In this op-ed, Sydette Harry unpacks how the tech sector, particularly tech journalism, has largely failed to meaningfully listen and account for the experiences of Black women, a group that most often bears the brunt of the harmful and racist effects of technological “innovations”. While the role of tech journalism is supposedly to hold the tech industry accountable through access and insight, it has repeatedly failed to include Black people in their reporting, neither by hiring Black writers nor by addressing them seriously as an audience. Rather, their experiences and culture are often co-opted, silenced, unreported, and pushed out of newsrooms.Continue reading “Silencing Black women in tech journalism”
Last week in the Netherlands all focus was on the municipal elections. Last Wednesday, the city councils were chosen that will govern for the next four years. The elections this year were mainly characterised by a historical low turnout and the traditional overall wins for local parties. However, the focus of the Racism and Technology Center is, of course, on whether the new municipal councils and governments will put issues on the intersection of social justice and technology on the agenda.Continue reading “Racism and technology in the Dutch municipal elections”
In this issue of Logic, issue editor, J. Khadijah Abdurahman and André Brock Jr., associate professor of Black Digital Studies at Georgia Institute of Technology and the author of Distributed Blackness: African American Cybercultures converse about the history of disinformation from reconstruction to the present, and discuss “the unholy trinity of whiteness, modernity, and capitalism”.Continue reading “Disinformation and anti-Blackness”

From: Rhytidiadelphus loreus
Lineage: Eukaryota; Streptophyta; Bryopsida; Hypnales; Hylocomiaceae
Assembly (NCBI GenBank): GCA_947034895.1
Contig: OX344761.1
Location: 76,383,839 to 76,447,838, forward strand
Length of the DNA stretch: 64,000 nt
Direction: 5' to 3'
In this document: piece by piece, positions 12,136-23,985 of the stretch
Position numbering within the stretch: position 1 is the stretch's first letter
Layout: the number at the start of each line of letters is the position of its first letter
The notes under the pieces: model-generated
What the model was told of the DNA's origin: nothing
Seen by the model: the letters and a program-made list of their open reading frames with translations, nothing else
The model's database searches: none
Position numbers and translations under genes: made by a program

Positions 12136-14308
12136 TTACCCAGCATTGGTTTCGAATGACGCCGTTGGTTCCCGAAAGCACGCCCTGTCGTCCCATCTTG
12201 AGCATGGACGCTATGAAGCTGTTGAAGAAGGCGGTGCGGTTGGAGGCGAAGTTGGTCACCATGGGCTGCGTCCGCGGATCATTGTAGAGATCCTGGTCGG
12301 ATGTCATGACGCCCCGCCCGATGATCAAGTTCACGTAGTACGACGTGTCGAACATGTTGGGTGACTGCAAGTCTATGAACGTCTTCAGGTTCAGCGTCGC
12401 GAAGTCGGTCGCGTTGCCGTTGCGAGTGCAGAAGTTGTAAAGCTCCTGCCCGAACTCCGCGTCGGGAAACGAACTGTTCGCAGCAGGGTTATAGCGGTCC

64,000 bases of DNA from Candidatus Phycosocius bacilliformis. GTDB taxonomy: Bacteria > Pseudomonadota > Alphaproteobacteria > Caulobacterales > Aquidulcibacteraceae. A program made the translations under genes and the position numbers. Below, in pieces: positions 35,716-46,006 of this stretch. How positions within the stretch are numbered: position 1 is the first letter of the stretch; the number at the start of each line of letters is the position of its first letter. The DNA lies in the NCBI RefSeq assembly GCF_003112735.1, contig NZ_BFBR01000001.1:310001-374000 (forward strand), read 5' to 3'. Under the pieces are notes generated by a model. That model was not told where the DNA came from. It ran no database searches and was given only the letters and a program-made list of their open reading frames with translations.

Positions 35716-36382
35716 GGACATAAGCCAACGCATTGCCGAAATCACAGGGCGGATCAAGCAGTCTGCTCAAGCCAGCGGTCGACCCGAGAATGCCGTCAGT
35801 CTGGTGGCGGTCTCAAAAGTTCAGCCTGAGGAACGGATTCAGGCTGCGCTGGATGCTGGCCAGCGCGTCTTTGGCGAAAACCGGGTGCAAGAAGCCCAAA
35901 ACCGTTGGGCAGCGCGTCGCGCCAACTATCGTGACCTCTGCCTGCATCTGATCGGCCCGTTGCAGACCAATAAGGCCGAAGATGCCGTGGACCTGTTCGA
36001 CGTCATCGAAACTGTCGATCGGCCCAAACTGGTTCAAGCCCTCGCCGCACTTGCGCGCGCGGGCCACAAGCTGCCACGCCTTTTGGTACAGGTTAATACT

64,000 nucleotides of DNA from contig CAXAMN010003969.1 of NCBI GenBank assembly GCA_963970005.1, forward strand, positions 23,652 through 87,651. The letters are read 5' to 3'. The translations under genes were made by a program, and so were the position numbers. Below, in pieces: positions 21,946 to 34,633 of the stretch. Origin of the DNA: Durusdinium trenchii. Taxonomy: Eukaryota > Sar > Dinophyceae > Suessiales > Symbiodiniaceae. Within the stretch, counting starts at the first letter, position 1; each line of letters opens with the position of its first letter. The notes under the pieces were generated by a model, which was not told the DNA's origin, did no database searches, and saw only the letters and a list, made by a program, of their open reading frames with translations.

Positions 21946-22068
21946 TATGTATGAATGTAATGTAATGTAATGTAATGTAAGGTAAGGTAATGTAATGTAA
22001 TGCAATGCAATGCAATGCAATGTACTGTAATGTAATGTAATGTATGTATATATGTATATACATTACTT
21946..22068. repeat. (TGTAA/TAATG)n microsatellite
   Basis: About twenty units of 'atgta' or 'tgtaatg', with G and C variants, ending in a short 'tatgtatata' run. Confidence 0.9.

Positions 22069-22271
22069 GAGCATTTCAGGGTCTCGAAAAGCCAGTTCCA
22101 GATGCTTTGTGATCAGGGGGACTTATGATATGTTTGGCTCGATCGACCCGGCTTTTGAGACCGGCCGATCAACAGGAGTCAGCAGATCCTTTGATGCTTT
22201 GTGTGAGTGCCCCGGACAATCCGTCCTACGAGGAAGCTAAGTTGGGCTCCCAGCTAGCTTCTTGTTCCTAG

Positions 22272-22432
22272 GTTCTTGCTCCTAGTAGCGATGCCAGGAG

The Racism and Technology Center co-signed an open letter asking the EU member states to make sure that the upcoming Digital Services Act will abolish so-called ‘dark patterns’ and advertising that is based on tracking and harvesting personal data.Continue reading “72 civil society organisations to the EU: “Abolish tracking-based online advertising””
The Dutch digital rights NGO Bits of Freedom has awarded Nani Jansen Reventlow the “Felipe Rodriguez Award” for her outstanding work championing digital rights and her crucial efforts in decolonising the field. In this (Dutch language) podcast she is interviewed by Bits of Freedom’s Inge Wannet about her strategic litigation work and her ongoing fight to decolonise the digital rights field.Continue reading “Nani Jansen Reventlow receives Dutch prize for championing privacy and digital rights”
Bits of Freedom reikt ook elk jaar een Felipe Rodriguez Award uit, deze geven we aan een persoon die een buitengewone bijdrage heeft geleverd aan het beschermen van onze rechten. Vandaag te gast in onze podcast, de winnaar van dit jaar, Nani Jansen Reventlow.
By Inge Wannet and Nani Jansen Reventlow for Big Brother Awards 2021 on January 17, 2022
The Decolonising Digital Rights project is a collaborative design process to build a decolonising programme for the European digital rights field. Together, 30 participants are working to envision and build toward a decolonised field. This blog post charts the progress, learnings and challenges of the process so far.
By Laurence Meyer for Digital Freedom Fund on December 27, 2021
We are happy to see that more and more attention is being paid to how technology intersects with problems around (racial) justice. Recently two new initiatives have launched that we would like to highlight.Continue reading “Two new technology initiatives focused on (racial) justice”